If you try to save money, you can easily destroy trust and trigger a chain reaction. As a result, the business can lose key professionals and other advantages which in turn might result in a smaller market share, a loss of clients and a decline in revenues.
The businesses that increase spending now can get huge advantages for further development when the economy passes through the crisis. However, only those companies with consumers, staff and key business partners who trust each other can increase spending while profits of all business is in decline.

I think it would be a huge mistake for authorities to underestimate this crisis. For instance, the government of the United States decided to spend two trillion dollars two weeks after the pandemic was declared. If the same measure would be done after a month, even five trillion dollars would not be enough. It’s a chain: the weak firms affect middle size businesses and those undermine the work of huge companies. If authorities do not lose time and do support weak businesses, the price might not be so big and conversely, if big companies fail, the price is much bigger.

In Kazakhstan the local authorities have many tools: foreign currency and gold reserves, as well as the money of the National Fund, can provide Kazakhstan with a huge amount of cash comparable to many developed economies. However, if all the trust is based only on this money, society might not be happy to lose these reserves.

In order to save national reserves, the authorities have to make sure that trust is on a very high level. If there is no trust in the economic policy effectiveness, all the money the government pours into the economy will flow out abroad.

If the society believes that the situation is under control, the businesses continue to work and invest inside the country. If the state fails to get this level of trust, no money would be spent here in Kazakhstan. In this case, the money would simply put pressure on the national currency and capital outflow. This is a result of how people think: “Anyway, business here will be much worse and any investments will be lost, so let’s make investments abroad.”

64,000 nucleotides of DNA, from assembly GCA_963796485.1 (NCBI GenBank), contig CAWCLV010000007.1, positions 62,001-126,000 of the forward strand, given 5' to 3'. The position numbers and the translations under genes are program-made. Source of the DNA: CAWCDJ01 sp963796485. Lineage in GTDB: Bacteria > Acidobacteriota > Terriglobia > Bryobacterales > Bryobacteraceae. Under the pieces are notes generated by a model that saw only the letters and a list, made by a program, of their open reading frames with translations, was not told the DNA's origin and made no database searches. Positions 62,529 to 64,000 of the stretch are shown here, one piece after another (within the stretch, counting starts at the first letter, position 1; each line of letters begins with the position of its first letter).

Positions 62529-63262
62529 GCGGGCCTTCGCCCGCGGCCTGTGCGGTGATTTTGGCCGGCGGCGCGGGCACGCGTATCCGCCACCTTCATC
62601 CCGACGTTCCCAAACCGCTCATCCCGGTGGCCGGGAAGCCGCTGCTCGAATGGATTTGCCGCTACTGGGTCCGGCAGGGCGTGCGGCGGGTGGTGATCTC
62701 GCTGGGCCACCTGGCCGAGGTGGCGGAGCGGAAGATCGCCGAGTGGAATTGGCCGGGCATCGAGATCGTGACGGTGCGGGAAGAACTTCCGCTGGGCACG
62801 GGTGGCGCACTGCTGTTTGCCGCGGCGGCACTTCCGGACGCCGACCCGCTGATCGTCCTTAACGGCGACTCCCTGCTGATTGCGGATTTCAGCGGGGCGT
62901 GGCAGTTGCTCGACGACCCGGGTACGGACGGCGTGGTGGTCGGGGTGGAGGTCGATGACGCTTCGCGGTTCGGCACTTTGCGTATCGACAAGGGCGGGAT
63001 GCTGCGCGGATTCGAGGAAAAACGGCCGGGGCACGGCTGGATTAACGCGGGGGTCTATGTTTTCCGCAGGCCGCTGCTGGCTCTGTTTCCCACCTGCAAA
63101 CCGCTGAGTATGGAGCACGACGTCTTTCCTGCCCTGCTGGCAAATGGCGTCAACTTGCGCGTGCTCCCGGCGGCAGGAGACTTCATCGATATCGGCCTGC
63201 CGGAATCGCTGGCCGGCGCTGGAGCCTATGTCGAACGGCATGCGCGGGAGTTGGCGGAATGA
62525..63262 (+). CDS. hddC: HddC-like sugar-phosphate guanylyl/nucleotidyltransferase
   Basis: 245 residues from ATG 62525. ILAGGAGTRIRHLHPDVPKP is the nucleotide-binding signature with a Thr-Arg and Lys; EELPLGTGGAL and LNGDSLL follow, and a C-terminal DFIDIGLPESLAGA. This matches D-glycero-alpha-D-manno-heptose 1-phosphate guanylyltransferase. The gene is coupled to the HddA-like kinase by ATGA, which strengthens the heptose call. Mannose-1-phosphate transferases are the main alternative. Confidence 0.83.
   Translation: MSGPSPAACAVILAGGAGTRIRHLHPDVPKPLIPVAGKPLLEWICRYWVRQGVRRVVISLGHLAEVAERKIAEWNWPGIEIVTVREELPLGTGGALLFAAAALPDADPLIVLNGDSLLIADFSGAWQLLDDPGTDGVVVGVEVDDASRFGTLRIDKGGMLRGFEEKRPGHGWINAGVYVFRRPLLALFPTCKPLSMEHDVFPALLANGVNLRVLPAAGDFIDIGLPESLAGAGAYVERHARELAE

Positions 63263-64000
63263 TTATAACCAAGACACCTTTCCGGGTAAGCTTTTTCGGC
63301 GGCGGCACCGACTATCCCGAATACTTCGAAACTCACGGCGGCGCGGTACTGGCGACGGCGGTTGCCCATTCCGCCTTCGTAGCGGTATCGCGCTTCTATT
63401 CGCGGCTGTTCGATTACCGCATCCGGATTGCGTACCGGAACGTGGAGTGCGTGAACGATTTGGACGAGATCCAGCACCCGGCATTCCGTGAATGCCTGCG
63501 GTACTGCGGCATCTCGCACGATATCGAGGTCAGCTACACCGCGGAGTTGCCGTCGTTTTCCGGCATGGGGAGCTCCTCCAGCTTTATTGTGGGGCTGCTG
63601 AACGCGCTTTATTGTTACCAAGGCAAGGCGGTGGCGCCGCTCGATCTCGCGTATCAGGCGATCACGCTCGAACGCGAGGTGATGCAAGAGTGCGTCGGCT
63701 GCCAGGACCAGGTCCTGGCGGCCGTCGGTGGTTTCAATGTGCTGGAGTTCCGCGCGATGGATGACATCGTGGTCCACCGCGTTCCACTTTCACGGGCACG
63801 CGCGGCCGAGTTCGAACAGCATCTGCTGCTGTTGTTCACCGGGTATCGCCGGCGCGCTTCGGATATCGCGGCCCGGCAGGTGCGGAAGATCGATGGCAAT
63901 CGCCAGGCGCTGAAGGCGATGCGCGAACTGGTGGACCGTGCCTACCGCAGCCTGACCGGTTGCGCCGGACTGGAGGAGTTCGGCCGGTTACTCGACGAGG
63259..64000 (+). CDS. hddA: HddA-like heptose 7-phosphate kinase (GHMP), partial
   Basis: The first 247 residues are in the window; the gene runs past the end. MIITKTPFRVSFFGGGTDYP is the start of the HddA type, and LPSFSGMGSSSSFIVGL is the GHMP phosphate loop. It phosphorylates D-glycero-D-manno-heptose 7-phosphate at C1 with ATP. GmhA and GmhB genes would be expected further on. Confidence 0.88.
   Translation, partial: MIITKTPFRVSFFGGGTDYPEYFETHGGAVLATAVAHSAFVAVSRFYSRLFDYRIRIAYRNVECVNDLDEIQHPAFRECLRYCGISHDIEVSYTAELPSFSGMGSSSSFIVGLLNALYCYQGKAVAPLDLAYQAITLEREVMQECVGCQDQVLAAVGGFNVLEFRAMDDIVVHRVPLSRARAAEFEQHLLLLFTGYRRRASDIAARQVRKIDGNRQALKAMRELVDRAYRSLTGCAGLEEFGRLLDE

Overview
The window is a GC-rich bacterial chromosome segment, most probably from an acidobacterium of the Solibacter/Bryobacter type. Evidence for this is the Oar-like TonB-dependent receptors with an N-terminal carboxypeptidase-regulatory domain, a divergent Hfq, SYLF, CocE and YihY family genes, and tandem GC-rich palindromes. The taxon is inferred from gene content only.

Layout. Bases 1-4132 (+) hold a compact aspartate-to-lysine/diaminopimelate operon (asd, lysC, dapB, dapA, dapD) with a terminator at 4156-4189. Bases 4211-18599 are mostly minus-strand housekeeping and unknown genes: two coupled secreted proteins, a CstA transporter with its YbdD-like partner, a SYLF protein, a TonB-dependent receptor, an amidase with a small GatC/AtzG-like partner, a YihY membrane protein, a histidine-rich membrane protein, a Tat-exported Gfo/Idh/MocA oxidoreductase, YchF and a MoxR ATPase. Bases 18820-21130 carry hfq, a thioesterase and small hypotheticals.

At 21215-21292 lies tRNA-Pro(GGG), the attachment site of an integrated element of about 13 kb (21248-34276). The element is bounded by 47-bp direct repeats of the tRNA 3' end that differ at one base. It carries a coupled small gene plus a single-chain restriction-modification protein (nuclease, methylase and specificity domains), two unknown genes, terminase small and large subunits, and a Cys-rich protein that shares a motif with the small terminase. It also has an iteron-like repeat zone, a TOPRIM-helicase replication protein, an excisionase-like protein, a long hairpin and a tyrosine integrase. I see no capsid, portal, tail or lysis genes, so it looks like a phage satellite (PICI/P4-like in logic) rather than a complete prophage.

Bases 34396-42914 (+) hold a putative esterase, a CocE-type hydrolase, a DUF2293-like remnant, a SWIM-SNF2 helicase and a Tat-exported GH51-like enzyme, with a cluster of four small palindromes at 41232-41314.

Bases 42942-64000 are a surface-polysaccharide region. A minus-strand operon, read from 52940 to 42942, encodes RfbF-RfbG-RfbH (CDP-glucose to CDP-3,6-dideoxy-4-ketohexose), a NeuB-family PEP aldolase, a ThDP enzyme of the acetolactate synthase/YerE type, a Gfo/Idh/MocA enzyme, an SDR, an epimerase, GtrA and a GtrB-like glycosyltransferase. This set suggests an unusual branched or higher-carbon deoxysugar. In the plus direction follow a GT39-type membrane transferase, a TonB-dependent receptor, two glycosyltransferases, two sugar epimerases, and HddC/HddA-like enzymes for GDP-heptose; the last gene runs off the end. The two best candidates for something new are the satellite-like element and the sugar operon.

Therefore, I think it’s very important to correctly assess the level of trust in Kazakhstani society because if it lowers, all economic experiments during a crisis might fail. As a result, everyone would lose; the economy would enter into recession and all the money reserve would disappear.

In fact, the logic of how the economy develops in countries with high and low levels of trust is differentiated drastically. This is why local analysts and decision-makers may come to incorrect conclusions. If you continue to think there is no help, that doesn’t mean that the whole world thinks the same.

In many countries, it’s okay when weak and ineffective companies give up and leave the market. However, modern society should be wise and use all the necessary tools to avoid economical suicide. I don’t think that on the whole this crisis will result in the collapse of any economic sectors or even entire states. Nobody wants this. The society is ready to support those who were not silly and lost money only because of the crisis. It doesn’t want bloodshed; therefore, the bright dawn will be soon. Do not bet against humanity. This bet fails every time.



#Коронавирус в Казахстане